SEO is incredibly beneficial for anyone; however, getting started can feel overwhelming when faced with so many terms and acronyms that you may be unfamiliar with. And although your confidence and familiarity will organically grow over time, we have put together this ultimate guide to SEO acronyms and key terms to help you along the way.
Let’s start from the basics. With SEO, we can break it down into the following three subcategories:
Technical SEO refers to website and server optimizations that help search engine spiders crawl and index your site more effectively to improve rankings.
The “nuts and bolts” of your website are typically referred to as technical SEO.
Organic SEO refers to the organic methods and strategies used to obtain high search rankings on search engines like Google, Bing, and Yahoo. The term organic is used to distinguish between non-paid SEO approaches and paid SEO strategies, such as PPC.
Local SEO is a strategy that helps your business be more visible in local search results on Google. It refers to increasing your site’s visibility with geographical location as the primary component.
This is a crucial element of SEO as “near me” searches are increasing every year.
The text in HTML code that describes the images on web pages is known as alternative text.
The anchor text is the text that is used to link to pages.
Bots are also known as “crawlers” or “spiders,” and they scour or “crawl” the Internet for information.
Short for business-to-business or business-to-consumer. B2B SEO has a longer buying cycle, more expensive products and services, and a target audience of professional decision-makers. The buying cycle is often shorter in B2C SEO, items and services are (mainly) less expensive, and customers are the target audience.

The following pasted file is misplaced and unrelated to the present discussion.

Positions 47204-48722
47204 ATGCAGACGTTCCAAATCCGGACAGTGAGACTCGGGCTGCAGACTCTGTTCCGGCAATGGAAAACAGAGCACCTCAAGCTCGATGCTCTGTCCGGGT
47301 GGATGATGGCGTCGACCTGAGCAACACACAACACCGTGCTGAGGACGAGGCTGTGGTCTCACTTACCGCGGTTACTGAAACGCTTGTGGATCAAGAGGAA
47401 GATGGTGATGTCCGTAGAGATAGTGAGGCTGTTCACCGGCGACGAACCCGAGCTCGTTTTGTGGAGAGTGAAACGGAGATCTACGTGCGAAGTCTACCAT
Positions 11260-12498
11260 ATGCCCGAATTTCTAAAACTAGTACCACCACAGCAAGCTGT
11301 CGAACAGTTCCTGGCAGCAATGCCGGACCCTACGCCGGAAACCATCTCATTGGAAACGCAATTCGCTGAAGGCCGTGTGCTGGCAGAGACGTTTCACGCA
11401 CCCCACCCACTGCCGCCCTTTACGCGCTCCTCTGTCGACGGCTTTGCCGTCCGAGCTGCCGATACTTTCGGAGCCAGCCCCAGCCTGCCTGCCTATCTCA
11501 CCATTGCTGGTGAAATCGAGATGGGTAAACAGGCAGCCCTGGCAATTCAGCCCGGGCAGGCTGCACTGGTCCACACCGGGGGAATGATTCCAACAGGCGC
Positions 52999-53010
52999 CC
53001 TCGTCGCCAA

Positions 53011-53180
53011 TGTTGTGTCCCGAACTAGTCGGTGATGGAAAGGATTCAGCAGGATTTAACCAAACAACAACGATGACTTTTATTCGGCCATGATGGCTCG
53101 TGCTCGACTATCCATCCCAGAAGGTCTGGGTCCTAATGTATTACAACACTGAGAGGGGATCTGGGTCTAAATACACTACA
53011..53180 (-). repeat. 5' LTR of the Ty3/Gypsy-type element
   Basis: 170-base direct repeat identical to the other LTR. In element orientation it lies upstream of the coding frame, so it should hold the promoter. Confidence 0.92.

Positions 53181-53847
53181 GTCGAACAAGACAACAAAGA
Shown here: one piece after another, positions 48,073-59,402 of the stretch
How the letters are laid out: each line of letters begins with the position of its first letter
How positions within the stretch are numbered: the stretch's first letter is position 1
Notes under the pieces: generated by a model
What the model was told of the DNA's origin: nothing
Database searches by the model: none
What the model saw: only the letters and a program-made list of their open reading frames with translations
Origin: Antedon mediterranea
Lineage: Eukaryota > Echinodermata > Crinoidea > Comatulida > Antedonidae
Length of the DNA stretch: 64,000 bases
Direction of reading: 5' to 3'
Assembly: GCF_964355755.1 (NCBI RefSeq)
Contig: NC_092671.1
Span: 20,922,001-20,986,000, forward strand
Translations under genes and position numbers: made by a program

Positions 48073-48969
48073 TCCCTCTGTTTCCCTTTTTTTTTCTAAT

Backlinks can also be called “inbound links” and links from other websites that point to your website.
It stands for domain authority – a search engine ranking score developed by Moz that predicts how well a website will rank on search engine result pages (SERPs). A Domain Authority score goes from one hundred, with higher scores indicating more significant ranking potential.
It stands for domain name server and allows a domain name to be translated to an IP address.
It stands for “search engine results page” — the page you see after searching.
For specific inquiries, organic response bubbles are displayed at the top of the SERPs.
A huge database of all the content search engine crawlers have discovered and deemed good enough to serve up to searchers.
An internet protocol (IP) address is a string of numbers that’s unique to each specific website. We assign domain names to IP addresses because they’re easier for humans to remember (ex: “moz.com”) but the internet needs these numbers to find websites.
A spammy tactic involving the overuse of high-volume keywords and related ones in your content and links.
A pack of typically three local business listings that appear for local-intent searches such as “web developers change near me.”
Longer queries, typically those containing more than three words. Indicative of their length, they are often more specific than short-tail queries.
HTML elements that describe the contents of the page that they’re on. Google will use this as the description line in search result snippets.
Like DA, Page Authority (PA) predicts an individual page’s ranking ability.
Refers to the “people also ask” box featured on SERPs with a list of common questions about the query with suggested answers.
A Query is words typed into the search bar.
A Redirection is when a URL is moved from one location to another and people need to be redirected to the new page. Most often, redirection is permanent.
A tag that allows site owners to tell Google which version of a web page is identified as an original and which are the duplicates.
A list of URLs on your site that crawlers can use to discover and index your content.
The Title Tag is different from the meta title because it is an HTML element that specifies the title of a web page and is seen after viewing the page.
Uniform Resource Locators are the addresses for individual pieces of content on the internet such as a blog or Google search.
There you have our ultimate guide- now you have no reason to fear SEO and all the terminology it includes, and you can make way for growth and improvement!